Engaging a business coach can be a powerful step in your journey to success in business.
When you’ve thought about the Big Why (what a coach can do for you and what that will cost), how do you seek out and choose the right coach? And how do you get the most from their coaching?
The right coach is a personal question. A great coach with the wrong business owner might not work out. And some coaches just aren’t up to required standard.
Sport gives us some good examples of both challenges.
In March, Trevor Gleeson won his fourth NBL title as coach of the Perth Wildcats. Gleeson had coached across the world and with Townsville and Melbourne in the NBL without particular success. Following a stint in the AFL, he signed as coach of the Wildcats and won the NBL title in his first year. Gleeson has followed that success with a further 3 championships in 5 seasons.
In 1999, Damian Drum was appointed coach of the Fremantle Dockers. Drum was regarded as a promising young coach in the AFL. His Dockers won just 13 games in time as coach. Drum was sacked after 9 straight losses to open his third season. He never coached in the AFL again. In fact, his next and final season was with the Bendigo Diggers, who finished winless. Drum quit football and became a politician.
So, as owner of your ‘team’, how do you choose the right coach and get the best results. How do you get Wildcats Gleeson not Crocs Gleeson? How do you avoid a Drum?
The first step is to define your coaching goals: “Begin with the end in mind”. Steven Covey coined this phase in his book 7 Habits of Highly Effective People. It means that you need to imagine what you want to become and what you want for your business.
Once you’ve chosen your coach, you two will work to understand gaps in your knowledge. These are barriers to achieving your vision. You and your coach can then refine the goals and expectations for your coaching.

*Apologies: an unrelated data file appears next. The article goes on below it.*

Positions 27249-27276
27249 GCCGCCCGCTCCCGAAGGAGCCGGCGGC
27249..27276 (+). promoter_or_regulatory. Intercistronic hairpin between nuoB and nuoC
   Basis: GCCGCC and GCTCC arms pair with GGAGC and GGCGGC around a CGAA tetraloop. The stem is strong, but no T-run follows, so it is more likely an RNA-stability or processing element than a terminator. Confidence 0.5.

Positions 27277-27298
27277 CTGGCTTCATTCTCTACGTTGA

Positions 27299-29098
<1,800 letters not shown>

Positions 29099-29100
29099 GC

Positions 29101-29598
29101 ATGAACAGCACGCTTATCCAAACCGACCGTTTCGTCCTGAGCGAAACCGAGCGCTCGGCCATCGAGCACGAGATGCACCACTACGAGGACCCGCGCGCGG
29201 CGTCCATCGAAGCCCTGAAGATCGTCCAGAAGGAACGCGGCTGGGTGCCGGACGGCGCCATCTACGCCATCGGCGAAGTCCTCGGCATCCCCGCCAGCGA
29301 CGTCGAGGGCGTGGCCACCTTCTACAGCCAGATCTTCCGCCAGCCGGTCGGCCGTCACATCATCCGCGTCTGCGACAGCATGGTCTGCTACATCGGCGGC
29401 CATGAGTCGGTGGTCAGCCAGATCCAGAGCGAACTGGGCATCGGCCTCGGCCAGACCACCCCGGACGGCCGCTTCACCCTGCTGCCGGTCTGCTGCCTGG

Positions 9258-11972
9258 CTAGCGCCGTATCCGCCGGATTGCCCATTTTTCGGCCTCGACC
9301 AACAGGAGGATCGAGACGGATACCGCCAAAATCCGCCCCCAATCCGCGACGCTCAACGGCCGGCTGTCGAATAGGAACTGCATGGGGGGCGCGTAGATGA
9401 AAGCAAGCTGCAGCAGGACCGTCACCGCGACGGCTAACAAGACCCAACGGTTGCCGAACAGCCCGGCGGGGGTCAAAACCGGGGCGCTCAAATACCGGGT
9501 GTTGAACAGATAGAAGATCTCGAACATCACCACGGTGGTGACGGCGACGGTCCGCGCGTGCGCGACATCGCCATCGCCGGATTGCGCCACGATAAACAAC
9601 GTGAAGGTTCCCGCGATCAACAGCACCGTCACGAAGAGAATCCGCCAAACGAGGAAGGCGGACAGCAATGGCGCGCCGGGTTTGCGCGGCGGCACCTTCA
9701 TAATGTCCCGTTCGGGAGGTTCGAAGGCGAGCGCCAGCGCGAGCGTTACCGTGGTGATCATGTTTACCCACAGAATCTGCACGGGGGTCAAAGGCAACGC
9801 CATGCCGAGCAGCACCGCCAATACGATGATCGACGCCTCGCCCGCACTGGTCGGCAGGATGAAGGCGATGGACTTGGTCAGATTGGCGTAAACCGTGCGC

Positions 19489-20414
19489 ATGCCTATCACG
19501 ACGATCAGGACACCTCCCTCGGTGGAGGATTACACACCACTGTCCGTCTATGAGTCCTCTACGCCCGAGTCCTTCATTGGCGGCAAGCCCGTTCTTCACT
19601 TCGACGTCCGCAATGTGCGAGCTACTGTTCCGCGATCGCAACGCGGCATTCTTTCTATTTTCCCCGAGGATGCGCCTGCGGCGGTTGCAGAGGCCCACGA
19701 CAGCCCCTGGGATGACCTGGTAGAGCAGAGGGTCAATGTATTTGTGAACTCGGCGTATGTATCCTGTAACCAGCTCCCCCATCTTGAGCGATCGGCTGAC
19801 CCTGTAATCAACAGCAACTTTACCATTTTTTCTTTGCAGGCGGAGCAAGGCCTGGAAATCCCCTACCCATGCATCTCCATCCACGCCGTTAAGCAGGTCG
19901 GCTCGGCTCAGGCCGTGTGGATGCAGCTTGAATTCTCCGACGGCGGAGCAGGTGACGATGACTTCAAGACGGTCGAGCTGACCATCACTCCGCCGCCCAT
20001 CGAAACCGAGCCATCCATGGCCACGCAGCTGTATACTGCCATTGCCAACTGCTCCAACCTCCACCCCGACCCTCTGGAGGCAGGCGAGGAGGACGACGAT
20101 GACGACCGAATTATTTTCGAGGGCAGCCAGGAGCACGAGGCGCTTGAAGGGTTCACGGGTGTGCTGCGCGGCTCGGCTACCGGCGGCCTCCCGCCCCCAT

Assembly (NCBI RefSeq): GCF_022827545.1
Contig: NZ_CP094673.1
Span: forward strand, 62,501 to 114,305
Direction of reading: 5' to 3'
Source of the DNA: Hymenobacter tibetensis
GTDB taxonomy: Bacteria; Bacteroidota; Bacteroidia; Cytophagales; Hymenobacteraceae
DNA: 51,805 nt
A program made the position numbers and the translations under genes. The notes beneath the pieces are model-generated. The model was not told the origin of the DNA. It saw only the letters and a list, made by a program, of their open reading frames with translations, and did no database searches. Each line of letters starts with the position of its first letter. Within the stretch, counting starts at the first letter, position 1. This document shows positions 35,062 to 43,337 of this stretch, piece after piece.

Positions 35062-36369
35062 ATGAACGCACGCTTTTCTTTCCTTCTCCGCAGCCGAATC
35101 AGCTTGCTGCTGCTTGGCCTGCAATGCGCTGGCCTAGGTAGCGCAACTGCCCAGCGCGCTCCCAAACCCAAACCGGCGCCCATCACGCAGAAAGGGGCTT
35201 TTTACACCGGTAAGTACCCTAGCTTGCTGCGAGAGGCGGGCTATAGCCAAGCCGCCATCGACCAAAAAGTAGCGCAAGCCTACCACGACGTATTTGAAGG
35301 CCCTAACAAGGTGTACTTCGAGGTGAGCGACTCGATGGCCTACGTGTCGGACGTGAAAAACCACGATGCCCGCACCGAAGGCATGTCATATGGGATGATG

That makes engaging with the right coach critical.
Coaches come in many forms. From many backgrounds. They deliver value and experience on many fronts – both business and personal.
With you coaching goals in mind, you should have a good understanding of the type of coach best placed to deliver those goals. As with anyone you with whom you work, you need to do your research. Test that your coach has the experience they claim.
Make sure the coach has a structured program – sitting down for a coffee once a month to chat has no sustainable value for you. Make sure you understand your prospective coach’s implementation path and inventory of tools.
Remember that your coach can’t run your business for you. They’re not the captain/coach. You engage a coach to provide you with an impartial eye and the confident hand of experience. This allows a coach to suggest the right tool to overcome the challenge you’re facing or take on an opportunity.
You’re going to be paying for your coach’s time and expertise. Don’t waste both by not focusing exclusively on your coaching session. Clear your calendar. Leave your phone outside the room. Tell your staff not to interrupt you. Do whatever you need to do to be 100% focused on your coaching session each time. Focus delivers results.
Another way to waste your coaching is not being open and honest. Sitting and telling someone the problems you’re experiencing can be intimidating. It can be embarrassing. You can be fearful, angry, worried, nervous. Your coach isn’t there to judge you. They are there to understand the challenges and help you work through to the best outcomes. They can’t do that unless you are open and honest.
So, it’s going to be challenging. Possibly confronting. Coaching is fundamentally about shifting your thinking. Those thoughts can be ingrained over years and become habits in your business. They can be damaging to your business goals. Your coach’s job is to understand those thoughts and habits and help you shift them. The deeper ingrained the thoughts and habits, the harder they are to shift.
This next bit is really important.
The value – the return on your investment – of your coaching doesn’t come from the sessions. It comes from you implementing the decisions you reach at the sessions with the support of the coach.
If you walk out of the session and nothing changes, you’ve wasted your time, effort and thought. When you diligently implement those decisions, it gives your coaching sessions momentum and allows your coach to deliver their program to you.